Impacts of Anthropogenic Heat and Building Height on Urban Precipitation Over the Seoul Metropolitan area in Regional Climate Modeling

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An urban heat island (UHI) is a well-known urban climatic feature; however, an opposite effect, i.e., an urban cool island (UCI), was recently observed at locations where high-rises were concentrated. Here, we analyzed the impact of two urbanization factors (anthropogenic heat flux (AH) and building height (ZR)), which could affect the formation of UHIs and UCIs, on urban precipitation over the Seoul Metropolitan area. AH caused an increasing precipitation in urban and downwind areas, especially during daytime. AH directly contributed to the sensible heat flux, resulting in surface warming associated with an UHI. Surface heat was transferred within the planetary boundary layer by turbulence, which increased the low-level instability, resulting in increased precipitation. In the experiments with the ZR, both surface temperature and precipitation increased (decreased) during the nighttime (daytime). The diurnal variation of ground heat flux intensified with an increasing ZR, inducing a smaller variation of sensible heat flux for surface energy balance. Changes in the ground heat flux could also explain occurrence of UCIs in cities with high-rises. Tall buildings reduced daytime surface temperature, thereby facilitating atmospheric stabilization, and reducing precipitation. Also, the surface friction increased with a higher ZR, resulting in enhanced convergence in the western part of urban areas where dominant westerlies first met land, which was favorable for increased precipitation. In summary, a study of variations in AH and ZR demonstrated how UHIs and UCIs significantly altered precipitation, respectively. In particular, an UCI alleviated an increment in thermo-driven daytime precipitation caused by an UHI. © 2021. American Geophysical Union. All Rights Reserved.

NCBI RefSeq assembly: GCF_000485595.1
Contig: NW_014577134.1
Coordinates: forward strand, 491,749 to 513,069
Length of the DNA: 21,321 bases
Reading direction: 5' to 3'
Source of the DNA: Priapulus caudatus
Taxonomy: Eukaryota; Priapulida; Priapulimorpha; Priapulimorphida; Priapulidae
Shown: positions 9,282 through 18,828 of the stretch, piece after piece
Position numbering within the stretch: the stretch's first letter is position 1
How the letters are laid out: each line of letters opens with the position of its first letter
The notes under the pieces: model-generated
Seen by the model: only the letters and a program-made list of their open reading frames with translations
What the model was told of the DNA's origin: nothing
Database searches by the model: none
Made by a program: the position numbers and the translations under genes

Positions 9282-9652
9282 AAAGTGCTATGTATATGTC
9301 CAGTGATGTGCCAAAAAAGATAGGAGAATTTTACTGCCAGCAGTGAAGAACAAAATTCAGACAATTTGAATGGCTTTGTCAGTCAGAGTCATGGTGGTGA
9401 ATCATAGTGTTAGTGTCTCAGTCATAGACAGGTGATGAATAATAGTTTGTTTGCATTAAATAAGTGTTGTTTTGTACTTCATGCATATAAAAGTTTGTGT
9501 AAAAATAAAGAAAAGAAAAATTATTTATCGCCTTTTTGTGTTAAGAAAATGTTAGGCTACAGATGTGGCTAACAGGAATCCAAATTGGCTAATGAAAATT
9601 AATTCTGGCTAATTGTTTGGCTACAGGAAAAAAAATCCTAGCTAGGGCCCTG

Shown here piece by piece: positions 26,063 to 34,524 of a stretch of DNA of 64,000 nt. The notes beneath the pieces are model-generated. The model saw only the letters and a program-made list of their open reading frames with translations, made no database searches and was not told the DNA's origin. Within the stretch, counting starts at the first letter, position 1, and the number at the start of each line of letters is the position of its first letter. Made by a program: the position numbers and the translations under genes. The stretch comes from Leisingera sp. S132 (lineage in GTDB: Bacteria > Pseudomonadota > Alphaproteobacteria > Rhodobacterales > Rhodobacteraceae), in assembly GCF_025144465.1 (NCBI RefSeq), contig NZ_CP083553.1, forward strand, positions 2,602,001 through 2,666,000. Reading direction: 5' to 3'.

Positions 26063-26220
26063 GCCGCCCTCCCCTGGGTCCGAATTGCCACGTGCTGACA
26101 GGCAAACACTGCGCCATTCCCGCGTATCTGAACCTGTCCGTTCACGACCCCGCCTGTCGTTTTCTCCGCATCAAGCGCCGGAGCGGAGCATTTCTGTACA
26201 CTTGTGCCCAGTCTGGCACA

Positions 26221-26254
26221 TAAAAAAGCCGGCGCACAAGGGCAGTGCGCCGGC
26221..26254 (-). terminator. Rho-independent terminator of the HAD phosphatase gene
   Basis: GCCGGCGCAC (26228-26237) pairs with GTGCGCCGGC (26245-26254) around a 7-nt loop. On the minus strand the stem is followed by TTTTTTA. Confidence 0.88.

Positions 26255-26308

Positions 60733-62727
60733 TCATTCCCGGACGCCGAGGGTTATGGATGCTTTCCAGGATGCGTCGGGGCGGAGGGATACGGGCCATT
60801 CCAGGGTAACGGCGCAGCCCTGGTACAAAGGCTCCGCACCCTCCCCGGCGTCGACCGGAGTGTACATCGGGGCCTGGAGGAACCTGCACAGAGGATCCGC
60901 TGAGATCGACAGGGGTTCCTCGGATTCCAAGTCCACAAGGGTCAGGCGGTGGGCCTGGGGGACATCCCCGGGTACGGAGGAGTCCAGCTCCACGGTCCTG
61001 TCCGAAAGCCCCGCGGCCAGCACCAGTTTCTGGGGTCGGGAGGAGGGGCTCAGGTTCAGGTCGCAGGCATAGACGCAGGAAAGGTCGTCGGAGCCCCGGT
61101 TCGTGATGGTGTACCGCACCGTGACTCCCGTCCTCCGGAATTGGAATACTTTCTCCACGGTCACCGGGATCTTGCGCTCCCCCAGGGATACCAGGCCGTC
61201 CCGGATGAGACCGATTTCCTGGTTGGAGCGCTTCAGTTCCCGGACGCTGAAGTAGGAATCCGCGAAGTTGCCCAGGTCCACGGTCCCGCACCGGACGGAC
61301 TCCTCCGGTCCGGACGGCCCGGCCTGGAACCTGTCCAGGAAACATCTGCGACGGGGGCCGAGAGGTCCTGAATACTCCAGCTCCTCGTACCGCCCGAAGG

Publisher
AMER GEOPHYSICAL UNION
Issue Date
2021-11
Language
English
Article Type
Article
Citation

JOURNAL OF GEOPHYSICAL RESEARCH-ATMOSPHERES, v.126, no.23

ISSN
2169-897X
DOI
10.1029/2021JD035348
URI
http://hdl.handle.net/10203/291010
Appears in Collection
RIMS Journal Papers
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